Best NFL Stadium: 2009 Edition

Paul Swaney@@PaulSwaneySenior Analyst IFebruary 1, 2010

INDIANAPOLIS - JANUARY 24:  A fan of the Indianapolis Colts looks on during the first half of the AFC Championship Game against the New York Jets at Lucas Oil Stadium on January 24, 2010 in Indianapolis, Indiana. The Colts defeated the Jets 30-17.  (Photo by Andy Lyons/Getty Images)
Andy Lyons/Getty Images

Stadium Journey is proud to announce our rankings for the Best NFL Stadium of 2009.

Rankings are based on the FANFARE scoring system that takes into account food and beverage, overall atmosphere, the neighborhood, fans, access, and return on investment. When ties occurred we used atmosphere as our primary tiebreaker. The secondary tiebreaker went to the stadium with the fewest “etc” points.

Click on the name of each stadium to see the full review. We continue to strive to be your source for how to make the most out of your sports travel experiences.

One quick disclaimer about the list: Since the Giants and Jets share Giants Stadium we only did one review of the venue, and it was during a Giants game. Next year we’ll be sure to attend during a Jets game at their new stadium, which has not been named yet. 

So here are the rankings—from worst to first—of every NFL stadium for 2009.

31. St. Louis Rams, Edward Jones Dome

FANFARE Score: 16

What we liked: The Neighborhood—The best thing about the dome, its one lone redeeming quality, is that it is located in the heart of the city’s downtown bar scene. It is right between the strip of trendy bars that line Washington Avenue and the blocks of bars and casinos that inhabit the cobblestone streets of Laclede’s Landing.

What we didn’t like: The Fans—What fans? St. Louis has always been more of a baseball town than a football town anyway, but the recent lack of success for the Rams has pretty much knocked off most of those that jumped aboard the 'Greatest Show on Turf' bandwagon.

30. Atlanta Falcons, The Georgia Dome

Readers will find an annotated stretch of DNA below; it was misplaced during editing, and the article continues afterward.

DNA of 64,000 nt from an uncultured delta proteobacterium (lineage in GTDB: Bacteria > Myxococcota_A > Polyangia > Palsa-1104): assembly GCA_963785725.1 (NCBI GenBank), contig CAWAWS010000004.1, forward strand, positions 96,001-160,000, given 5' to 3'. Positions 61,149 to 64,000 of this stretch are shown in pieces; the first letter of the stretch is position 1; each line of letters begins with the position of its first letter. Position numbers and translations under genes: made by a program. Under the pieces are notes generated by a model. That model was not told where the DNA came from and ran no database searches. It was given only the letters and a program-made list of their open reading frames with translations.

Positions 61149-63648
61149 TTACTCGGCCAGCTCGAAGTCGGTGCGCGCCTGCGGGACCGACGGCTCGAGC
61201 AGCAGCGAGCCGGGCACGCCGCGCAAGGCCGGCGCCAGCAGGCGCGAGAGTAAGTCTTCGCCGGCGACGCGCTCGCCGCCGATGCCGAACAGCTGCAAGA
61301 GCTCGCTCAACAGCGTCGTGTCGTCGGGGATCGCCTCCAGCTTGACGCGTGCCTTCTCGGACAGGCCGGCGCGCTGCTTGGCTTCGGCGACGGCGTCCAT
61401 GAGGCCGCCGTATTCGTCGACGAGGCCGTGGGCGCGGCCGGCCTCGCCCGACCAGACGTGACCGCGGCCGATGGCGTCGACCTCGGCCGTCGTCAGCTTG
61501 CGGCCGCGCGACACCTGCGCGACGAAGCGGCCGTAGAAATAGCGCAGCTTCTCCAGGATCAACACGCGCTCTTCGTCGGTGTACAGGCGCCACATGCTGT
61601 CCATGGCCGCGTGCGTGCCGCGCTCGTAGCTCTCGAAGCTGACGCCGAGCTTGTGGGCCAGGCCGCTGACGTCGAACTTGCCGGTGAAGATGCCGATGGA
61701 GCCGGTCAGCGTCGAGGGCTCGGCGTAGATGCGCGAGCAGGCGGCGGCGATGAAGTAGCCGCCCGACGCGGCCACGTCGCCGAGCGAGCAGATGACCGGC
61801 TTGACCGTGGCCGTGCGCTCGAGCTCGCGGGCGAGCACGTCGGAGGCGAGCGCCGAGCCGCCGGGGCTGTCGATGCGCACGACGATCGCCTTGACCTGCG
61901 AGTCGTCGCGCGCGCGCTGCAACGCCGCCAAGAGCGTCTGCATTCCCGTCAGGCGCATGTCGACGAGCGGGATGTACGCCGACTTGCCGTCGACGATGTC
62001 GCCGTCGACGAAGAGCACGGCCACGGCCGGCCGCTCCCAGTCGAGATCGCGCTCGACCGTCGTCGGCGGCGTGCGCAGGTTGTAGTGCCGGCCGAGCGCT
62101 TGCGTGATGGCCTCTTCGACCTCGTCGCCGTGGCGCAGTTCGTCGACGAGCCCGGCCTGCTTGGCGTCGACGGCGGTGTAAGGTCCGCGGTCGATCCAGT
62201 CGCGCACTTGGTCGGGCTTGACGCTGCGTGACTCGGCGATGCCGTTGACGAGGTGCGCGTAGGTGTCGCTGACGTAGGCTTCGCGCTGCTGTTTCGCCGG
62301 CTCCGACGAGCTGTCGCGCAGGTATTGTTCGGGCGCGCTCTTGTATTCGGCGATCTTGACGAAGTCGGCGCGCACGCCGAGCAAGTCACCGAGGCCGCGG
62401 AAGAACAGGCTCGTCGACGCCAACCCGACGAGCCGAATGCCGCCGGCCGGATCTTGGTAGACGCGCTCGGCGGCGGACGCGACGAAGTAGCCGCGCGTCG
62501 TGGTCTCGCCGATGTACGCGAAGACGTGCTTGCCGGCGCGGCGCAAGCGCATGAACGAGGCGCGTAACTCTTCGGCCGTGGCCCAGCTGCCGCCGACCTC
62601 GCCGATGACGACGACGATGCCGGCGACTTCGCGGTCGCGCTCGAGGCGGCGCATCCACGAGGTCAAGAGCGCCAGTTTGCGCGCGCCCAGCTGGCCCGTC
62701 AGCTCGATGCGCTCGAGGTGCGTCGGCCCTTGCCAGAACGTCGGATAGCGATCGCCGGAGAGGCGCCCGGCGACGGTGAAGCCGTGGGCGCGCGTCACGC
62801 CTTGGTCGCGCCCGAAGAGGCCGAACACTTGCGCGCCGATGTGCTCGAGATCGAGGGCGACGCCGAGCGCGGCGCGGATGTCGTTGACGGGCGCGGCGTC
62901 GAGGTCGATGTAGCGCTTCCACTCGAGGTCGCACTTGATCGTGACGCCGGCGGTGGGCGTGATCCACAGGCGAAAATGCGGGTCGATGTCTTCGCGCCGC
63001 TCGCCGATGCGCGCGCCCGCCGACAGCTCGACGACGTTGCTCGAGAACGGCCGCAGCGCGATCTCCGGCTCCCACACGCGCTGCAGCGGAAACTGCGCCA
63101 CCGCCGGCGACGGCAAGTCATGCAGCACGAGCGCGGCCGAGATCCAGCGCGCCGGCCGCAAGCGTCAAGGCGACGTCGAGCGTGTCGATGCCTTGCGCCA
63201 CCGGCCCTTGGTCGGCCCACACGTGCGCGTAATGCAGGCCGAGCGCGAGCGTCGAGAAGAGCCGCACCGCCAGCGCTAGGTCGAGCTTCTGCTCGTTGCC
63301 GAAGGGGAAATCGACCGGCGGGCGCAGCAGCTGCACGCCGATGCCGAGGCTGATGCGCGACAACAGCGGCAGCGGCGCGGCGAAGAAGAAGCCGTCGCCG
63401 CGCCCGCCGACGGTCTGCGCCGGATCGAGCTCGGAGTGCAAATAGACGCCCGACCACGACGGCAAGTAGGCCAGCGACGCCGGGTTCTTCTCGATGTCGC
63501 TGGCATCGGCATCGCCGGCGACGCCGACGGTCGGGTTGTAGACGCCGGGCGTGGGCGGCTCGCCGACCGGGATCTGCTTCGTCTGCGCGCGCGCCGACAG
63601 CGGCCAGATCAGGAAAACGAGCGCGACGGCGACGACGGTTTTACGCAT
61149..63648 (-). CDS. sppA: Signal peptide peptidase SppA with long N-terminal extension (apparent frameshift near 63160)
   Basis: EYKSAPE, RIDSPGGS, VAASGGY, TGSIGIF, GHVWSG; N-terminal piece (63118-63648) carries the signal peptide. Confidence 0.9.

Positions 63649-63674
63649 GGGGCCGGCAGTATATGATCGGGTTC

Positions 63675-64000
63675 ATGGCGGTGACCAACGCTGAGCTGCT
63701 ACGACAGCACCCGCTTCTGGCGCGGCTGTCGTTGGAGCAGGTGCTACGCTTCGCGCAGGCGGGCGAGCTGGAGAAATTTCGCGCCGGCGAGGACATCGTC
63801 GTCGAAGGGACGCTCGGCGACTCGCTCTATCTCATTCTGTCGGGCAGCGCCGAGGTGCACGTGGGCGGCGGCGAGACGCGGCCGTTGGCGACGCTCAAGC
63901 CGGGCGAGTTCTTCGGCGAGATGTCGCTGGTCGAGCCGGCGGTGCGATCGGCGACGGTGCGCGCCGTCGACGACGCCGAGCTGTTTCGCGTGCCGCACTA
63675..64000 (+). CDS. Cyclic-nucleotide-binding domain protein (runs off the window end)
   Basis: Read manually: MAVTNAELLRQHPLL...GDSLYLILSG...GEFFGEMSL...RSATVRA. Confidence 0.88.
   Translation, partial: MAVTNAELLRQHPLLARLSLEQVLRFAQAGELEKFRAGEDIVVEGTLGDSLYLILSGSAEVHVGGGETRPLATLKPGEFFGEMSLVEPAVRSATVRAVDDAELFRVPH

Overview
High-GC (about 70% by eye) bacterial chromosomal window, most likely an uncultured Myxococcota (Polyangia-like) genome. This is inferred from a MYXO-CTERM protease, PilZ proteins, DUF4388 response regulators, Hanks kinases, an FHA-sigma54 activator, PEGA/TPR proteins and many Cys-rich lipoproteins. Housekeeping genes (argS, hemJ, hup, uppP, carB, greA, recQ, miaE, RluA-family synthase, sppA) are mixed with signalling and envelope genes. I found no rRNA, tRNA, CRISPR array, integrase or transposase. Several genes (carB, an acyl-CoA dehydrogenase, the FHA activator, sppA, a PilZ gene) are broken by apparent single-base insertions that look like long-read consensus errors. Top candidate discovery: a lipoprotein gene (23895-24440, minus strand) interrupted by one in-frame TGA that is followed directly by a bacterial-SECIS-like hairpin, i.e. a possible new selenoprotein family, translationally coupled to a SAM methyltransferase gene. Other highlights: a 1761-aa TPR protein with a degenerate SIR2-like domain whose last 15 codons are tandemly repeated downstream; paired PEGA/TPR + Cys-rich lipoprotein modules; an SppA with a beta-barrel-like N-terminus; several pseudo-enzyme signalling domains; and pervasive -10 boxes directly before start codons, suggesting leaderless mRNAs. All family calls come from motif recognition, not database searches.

FANFARE Score: 19

Georgia Dome Aerial View

Georgia Dome Aerial View

What we liked: The Neighborhood—The effort to promote the new “Falcon's Landing” in the plaza just outside the main gates is going well enough, though the activities (passing and kicking stations, face painting) are obviously geared towards kids. At least there’s some activity, including live music and broadcasts by the radio and TV affiliates, where there could be just scalpers and people hoping to find the rest of their party.

What we didn’t like: The Atmosphere—Well, it’s a dome, so you’re indoors. It’s not so bad as trying to play a football game in a gym, but the experience is slightly reminiscent of that. The lighting is just too unnatural, giving off that sterile, fluorescent feel that really shouldn’t be associated with pigskin.

29. Washington Redskins, FedEx Field

FANFARE Score: 22

What we liked: Food & Beverage—FedEx Field offers some unique food and beverage options. In addition to burgers, dogs, nachos, etc., there are a few Johnny Rockets restaurants located on the ground level concourse. Their menu consists of a variety of burgers, fries, onion rings, and even a chicken tender basket. There are also several Papa John’s stands located on the concourse.

What we didn’t like: The Neighborhood—If you’re standing on the steps of Fed Ex Field, all you can see is parking lots and trees.

28. New Orleans Saints, The Louisiana Superdome

FANFARE Score: 23

Superdome Exterior

Superdome Exterior

What we liked: The Fans—Saints fans are among some of the passionate and loyal in the NFL. After rumors circulated in 2005 that the Saints would move to San Antonio or Los Angeles after Hurricane Katrina forced them to evacuate the city for a full season, fans have sold out every game since the start of the 2006 season and that trend appears likely to continue for many more years.

What we didn’t like: The Access—New Orleans does not have a good public transportation system so expect to walk everywhere.

27. Jacksonville Jaguars, Jacksonville Municipal Stadium

FANFARE Score: 24